The climate is the most significant Israeli effect on the whisky. It can be hot, with a high humidity, particularly on the coast. This accelerates the aging process and could be a problem, but M&H turn it to their advantage. The angel?s share, which is the evaporation, can be as much as 11% in Tel Aviv. Imagine producing a quality, expensive product and signing off 11% before you start. In Scotland, the angel?s share is between 2-4%. Maybe in the Holy Land, the angels are blessed. Being players and tinkerers, M&H are having fun experimenting. Casks are sent for maturation in different micro climates. Some have even been sent to the Dead Sea, the lowest point on earth. Here the angel?s share can be up to 25%! Fortunately for M&H, the whisky ages more quickly and so will not be left there for too long. However, if you are a whisky loving angel, that is clearly the place to be.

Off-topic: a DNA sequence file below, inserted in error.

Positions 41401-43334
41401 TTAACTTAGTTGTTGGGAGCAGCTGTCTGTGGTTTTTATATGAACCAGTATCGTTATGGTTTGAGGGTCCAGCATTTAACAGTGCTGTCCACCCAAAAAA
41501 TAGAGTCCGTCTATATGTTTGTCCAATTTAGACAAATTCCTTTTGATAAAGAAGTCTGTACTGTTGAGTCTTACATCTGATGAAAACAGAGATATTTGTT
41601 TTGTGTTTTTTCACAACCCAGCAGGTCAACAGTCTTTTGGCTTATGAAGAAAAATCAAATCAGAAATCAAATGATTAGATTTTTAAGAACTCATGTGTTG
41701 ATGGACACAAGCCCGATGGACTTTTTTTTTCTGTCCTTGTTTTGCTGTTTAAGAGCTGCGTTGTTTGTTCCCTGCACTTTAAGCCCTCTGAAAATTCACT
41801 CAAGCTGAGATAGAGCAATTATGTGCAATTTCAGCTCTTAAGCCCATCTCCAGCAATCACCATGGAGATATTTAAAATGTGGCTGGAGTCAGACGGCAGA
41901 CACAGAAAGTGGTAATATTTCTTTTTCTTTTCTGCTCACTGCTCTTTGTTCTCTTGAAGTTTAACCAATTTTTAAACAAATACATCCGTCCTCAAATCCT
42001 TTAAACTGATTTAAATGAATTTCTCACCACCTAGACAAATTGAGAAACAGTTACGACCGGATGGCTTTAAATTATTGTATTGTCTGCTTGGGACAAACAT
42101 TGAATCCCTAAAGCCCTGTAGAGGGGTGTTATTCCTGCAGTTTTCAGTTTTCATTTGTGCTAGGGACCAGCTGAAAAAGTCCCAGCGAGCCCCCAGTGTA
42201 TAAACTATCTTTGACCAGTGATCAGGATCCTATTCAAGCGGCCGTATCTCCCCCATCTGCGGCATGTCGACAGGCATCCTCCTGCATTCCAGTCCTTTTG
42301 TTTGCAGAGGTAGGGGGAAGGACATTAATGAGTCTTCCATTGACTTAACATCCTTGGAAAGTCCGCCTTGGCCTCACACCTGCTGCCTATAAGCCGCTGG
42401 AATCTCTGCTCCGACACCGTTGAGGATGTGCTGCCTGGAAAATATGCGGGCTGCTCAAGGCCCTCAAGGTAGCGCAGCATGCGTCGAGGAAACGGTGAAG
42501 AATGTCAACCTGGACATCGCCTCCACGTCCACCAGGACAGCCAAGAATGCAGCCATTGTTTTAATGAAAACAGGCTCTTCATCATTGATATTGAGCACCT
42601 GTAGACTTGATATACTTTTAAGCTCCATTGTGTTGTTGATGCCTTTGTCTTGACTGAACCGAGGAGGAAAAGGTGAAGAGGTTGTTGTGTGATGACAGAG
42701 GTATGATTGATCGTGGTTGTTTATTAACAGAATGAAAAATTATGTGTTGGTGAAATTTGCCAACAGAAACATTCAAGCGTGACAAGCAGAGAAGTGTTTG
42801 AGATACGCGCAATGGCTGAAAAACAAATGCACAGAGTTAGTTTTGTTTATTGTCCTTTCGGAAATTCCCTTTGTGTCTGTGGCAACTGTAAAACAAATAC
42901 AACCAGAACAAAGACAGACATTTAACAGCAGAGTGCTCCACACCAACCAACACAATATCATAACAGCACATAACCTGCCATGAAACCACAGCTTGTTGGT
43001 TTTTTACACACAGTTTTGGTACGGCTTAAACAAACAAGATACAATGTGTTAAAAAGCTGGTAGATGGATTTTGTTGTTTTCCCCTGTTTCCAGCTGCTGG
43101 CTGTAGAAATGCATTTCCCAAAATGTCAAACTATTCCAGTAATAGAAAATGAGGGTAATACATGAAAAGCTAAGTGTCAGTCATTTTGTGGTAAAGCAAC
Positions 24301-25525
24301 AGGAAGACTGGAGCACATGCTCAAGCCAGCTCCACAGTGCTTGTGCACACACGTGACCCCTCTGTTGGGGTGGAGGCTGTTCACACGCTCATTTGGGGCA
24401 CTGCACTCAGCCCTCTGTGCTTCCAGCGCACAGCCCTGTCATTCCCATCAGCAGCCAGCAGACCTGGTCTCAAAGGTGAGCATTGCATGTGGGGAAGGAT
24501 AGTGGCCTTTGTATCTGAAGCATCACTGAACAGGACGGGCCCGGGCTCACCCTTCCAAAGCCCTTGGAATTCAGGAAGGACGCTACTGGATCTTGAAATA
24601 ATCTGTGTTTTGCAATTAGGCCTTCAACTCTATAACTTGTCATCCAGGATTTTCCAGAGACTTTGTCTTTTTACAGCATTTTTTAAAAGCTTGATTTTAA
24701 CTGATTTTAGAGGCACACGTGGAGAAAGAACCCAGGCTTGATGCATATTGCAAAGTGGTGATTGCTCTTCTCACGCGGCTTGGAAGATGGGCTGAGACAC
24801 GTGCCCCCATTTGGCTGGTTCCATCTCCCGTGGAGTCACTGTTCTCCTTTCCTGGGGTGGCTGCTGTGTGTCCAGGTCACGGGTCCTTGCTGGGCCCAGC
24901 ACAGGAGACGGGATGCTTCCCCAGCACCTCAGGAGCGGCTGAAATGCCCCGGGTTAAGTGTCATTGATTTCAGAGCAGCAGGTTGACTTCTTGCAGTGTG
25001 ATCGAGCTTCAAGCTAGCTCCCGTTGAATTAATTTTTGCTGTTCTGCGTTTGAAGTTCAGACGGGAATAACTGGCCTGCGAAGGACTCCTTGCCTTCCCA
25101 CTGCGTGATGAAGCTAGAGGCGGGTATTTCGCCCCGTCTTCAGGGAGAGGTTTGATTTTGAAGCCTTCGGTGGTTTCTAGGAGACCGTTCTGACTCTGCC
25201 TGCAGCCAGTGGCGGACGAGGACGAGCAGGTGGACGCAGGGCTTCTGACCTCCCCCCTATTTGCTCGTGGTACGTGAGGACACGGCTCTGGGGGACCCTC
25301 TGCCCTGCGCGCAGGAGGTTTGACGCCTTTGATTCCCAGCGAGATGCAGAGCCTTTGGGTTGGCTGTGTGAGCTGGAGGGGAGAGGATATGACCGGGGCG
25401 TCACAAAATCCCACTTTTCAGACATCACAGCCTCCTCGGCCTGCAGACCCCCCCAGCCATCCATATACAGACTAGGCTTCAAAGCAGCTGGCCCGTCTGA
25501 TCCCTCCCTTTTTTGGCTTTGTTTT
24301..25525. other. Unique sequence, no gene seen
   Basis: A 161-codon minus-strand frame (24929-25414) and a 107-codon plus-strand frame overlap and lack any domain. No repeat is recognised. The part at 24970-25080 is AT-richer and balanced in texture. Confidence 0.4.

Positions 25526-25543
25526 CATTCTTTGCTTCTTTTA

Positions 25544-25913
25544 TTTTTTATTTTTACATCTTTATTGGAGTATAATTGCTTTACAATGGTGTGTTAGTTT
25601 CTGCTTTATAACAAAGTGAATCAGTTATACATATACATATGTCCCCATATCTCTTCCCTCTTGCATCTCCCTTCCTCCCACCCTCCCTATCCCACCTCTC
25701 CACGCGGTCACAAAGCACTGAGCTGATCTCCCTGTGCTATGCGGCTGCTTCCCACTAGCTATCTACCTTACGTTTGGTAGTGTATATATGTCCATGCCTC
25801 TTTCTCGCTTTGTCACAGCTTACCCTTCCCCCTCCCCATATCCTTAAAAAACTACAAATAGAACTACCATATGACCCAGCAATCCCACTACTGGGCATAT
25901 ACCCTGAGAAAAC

M&H has walked a tightrope between gaining respect of the whisky intelligentsia by their authenticity, and at the same showing the Israeli chutzpa, creativity and ingenuity. It seems they have succeeded on both fronts.

In 2017 they launched Israel?s first authentic whisky, matured for three years in cask. In cold climates a malt whisky may be aged for, say, ten years before being released. There are no whisky laws in Israel, so they followed the acceptable norm in Scotland.